Richard Misrach, Kate Orff and their collaborators have created a smart, approachable, and beautiful book on the controversial subject of petrochemical extraction, storage, disposal, distribution and refining of this finite resource and the multiple ramifications of this highly political and controversial industry. The book itself is full of eye candy. The endpapers present an aerial view of the region with numbered circles correlating to the plate number of Misrach's photographs. The book measures approximately 27 inches wide when opened demanding full attention to all its details. Words and arrows flow around the page leading the eye on to the next illustration. Orff often references Misrach's photographs to illustrate her charts, graphs and timelines, and the double-ribboned page markers make it easy to reference both the photographs and the Throughline. It is a book to be revisited often as it offers more visually and intellectually with each reading.
Distant Places is a collaborative effort between various organizations and writers in Poland and photographers from the Sputnik Photos collective. It includes the work of Jan Brynkczynski, Michal Luczak, Rafal Milach, Adam Panczuk, and Agnieszka Rayss all in 7 different object books and housed in a heavy stock slipcase. Never mind the unique qualities of the object, only rivaled in my experience by Sigmar Polke's Photographs 1969-1974, each book could hold its own as an individual object which makes the collection all the more valuable.
Lucas Foglia is very good a capturing light. That should be a given for any photographer, but the use of natural light in A Natural Order is seductive. The idea of leaving the grid is romantic enough without all this beautiful sunlight. He makes me want to go kill my own meat, get dirty farming on the land and let my hair dread up while running around nude. Well, not really, but it makes me want to buy the book and imagine I was doing that. A small zine with tips for living in the wild written by one of Foglia's subjects accompanies the hardbound book.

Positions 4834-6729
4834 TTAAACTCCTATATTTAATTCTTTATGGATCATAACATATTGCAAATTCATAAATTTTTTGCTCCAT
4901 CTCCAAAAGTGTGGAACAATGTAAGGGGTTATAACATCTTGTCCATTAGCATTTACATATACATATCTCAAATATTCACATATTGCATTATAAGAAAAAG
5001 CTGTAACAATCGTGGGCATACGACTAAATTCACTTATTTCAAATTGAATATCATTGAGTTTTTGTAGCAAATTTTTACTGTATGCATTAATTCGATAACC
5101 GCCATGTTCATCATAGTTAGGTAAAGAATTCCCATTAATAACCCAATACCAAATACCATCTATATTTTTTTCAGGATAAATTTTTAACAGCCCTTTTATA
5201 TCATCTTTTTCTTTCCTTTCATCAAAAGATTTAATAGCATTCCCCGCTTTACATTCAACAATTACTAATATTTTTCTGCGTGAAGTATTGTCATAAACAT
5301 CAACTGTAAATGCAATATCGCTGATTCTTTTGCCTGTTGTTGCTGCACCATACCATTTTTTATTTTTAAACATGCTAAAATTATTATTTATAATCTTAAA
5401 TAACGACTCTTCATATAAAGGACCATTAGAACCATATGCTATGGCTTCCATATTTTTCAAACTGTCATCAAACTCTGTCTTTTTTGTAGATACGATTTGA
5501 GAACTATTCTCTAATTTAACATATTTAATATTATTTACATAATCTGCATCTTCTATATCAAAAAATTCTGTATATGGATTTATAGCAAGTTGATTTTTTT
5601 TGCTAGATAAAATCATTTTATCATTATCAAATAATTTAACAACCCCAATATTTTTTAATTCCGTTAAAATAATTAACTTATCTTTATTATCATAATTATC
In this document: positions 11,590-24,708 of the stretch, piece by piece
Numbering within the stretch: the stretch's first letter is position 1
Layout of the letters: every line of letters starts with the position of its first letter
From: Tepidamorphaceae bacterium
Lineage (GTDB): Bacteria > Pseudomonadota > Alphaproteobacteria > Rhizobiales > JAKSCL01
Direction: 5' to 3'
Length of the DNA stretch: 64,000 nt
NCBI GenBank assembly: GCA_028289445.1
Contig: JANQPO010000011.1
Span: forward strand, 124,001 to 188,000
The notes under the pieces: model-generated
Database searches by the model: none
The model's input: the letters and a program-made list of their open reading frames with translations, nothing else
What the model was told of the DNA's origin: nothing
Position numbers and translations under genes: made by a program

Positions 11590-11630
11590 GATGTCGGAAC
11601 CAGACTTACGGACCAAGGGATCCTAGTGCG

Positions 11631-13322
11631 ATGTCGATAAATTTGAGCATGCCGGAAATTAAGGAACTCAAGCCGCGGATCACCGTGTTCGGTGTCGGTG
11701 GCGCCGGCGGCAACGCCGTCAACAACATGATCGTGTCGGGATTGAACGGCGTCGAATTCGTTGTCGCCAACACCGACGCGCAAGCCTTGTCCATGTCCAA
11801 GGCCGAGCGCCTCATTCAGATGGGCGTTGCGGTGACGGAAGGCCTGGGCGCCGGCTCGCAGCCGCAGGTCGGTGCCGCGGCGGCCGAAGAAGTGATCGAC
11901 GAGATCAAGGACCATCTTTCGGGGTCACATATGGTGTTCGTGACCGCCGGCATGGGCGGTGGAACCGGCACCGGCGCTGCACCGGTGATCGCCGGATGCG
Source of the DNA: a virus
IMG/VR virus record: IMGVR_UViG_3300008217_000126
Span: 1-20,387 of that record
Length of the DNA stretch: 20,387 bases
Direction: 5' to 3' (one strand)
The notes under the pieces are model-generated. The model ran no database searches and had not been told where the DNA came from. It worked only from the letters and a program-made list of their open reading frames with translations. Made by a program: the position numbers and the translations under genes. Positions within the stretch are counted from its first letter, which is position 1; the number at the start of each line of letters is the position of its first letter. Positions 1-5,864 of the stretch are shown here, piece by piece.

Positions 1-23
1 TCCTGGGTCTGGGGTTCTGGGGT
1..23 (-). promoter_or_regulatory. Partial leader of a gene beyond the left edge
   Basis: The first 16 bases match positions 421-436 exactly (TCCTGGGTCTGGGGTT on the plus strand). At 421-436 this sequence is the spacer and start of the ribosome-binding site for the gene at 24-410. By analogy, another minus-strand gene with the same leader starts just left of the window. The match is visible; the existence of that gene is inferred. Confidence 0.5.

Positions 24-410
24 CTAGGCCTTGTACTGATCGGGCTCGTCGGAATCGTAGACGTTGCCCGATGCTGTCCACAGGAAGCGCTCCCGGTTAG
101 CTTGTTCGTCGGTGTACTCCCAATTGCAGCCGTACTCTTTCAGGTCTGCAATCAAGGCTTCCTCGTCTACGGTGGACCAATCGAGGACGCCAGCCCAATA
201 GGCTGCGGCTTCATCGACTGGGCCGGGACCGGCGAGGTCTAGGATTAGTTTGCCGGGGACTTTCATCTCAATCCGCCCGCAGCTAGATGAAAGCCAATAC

Done deranged scrapbook style, mixing texts and images from various sources, images from Steacy's Down These Mean Streets portfolio, and various thoughts scribbled on slips of paper reproduced in the photographer's handwriting, Down These Mean Streets is a monograph that far exceeds any monograph I have seen. Whether I agree with all of Steacy's politics or not, it is so worth spending time to read.
Cara Phillips' book Singular Beauty was printed with FW: and designed by Hans Gremmen in the Netherlands and produced as a result of a successful Kickerstarter campaign completed in January 2012. The book comes in a lightweight clamshell and the semi-transparent pages are folded almost as a Japanese binding with reverse printed black text with captions describing the subject and location of each office. All images in Singular Beauty were shot with a 4x5 camera and Phillips uses all available lights in the operating theater. These two factors create strikingly detailed images.
There are many photographic advantages to living in Santa Fe, but it ain't no New York. We occasionally have a photographer or publisher stop by to show us a new publication and in this case, we are lucky to have Twin Palms in town. The reason I will brag in this instance is that I am one of the first to see their new book, Gary Briechle Photographs. Briechle photographs his own life in wet plate collodian and Twin Palms has reproduced the images on deep black paper with heavy varnish to recreate the feeling of the originals. The photos are unlike any others that I have seen using this medium. Outstanding work and reproduction.